1887
Volume 25, Issue 1
  • ISSN 0142-5471
  • E-ISSN: 1569-979X

Abstract

Abstract

Medical personnel usually write and design documents that inform physicians or patients about procedures or therapies. Document design, however, requires skills that are not normally applied, resulting in information that is often not used properly. This article describes a project developed by the Alberta Colorectal Cancer Screening Program. The goal was to help patients better prepare for their colonoscopies. The process started with an analysis of the existing documents, and the development of performance specifications based on the literature on legibility, reading comprehension, memorization and use of information, plain language, visual perception, page layout, and image use. The project included an iterative process of prototyping and testing that resulted in 23 design criteria. Each iteration was tested with users to ensure ease of use, completeness of information, and accuracy and clarity to facilitate adoption. The project helped reduce practice variation regarding bowel preparation in the province of Alberta, Canada. This project illustrates how information design can help healthcare organizations provide patient-centred care. Information design helps patients engage in their own caring process, by providing information that people can use, understand and apply. After 15 months of use, the document has been downloaded more than 48,000 times, suggesting a good physician reception.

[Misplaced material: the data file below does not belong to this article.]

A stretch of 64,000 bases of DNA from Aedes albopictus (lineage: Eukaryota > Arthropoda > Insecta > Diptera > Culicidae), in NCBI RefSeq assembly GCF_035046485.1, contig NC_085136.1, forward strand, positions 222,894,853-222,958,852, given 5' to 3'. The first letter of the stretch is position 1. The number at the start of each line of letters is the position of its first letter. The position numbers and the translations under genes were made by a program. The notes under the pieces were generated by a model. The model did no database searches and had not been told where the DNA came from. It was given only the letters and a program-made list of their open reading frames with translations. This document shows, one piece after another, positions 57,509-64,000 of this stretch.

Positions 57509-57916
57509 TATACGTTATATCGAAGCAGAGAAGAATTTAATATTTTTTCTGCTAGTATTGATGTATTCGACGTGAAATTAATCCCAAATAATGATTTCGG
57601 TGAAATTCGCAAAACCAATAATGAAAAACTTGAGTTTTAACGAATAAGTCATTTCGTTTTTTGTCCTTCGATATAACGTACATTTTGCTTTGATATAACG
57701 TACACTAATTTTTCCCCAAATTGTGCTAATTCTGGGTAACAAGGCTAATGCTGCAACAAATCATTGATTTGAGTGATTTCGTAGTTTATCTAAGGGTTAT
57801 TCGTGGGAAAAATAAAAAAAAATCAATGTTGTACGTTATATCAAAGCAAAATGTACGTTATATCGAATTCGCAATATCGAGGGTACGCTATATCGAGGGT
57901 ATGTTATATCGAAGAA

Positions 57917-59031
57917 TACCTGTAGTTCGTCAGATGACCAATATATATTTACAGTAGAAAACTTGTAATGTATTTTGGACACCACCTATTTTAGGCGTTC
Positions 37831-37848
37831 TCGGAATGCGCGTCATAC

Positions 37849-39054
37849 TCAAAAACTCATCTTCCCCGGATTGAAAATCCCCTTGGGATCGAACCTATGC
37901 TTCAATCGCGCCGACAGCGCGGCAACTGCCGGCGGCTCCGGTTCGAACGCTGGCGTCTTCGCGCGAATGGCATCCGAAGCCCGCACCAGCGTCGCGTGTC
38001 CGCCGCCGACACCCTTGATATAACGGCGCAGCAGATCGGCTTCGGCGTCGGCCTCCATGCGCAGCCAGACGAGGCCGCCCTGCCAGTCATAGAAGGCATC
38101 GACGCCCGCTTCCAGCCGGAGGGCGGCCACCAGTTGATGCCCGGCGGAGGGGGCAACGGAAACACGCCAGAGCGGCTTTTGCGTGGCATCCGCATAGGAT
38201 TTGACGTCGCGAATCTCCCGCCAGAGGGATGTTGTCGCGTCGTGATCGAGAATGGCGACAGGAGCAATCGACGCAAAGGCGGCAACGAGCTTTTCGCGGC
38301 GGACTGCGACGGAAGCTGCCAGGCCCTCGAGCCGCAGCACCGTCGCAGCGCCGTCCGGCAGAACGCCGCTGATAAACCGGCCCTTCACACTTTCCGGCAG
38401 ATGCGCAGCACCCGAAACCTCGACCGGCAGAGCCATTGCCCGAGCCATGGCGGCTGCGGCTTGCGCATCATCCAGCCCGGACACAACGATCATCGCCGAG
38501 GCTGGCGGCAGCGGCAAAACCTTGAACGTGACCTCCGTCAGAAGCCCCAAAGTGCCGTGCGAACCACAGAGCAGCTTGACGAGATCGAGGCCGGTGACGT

This work is licensed under a Creative Commons Attribution-NonCommercial 4.0 license.
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2020-03-16
2020-09-29
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  • Article Type: Research Article
Keyword(s): design , evidence , human-centered , iterating and testing
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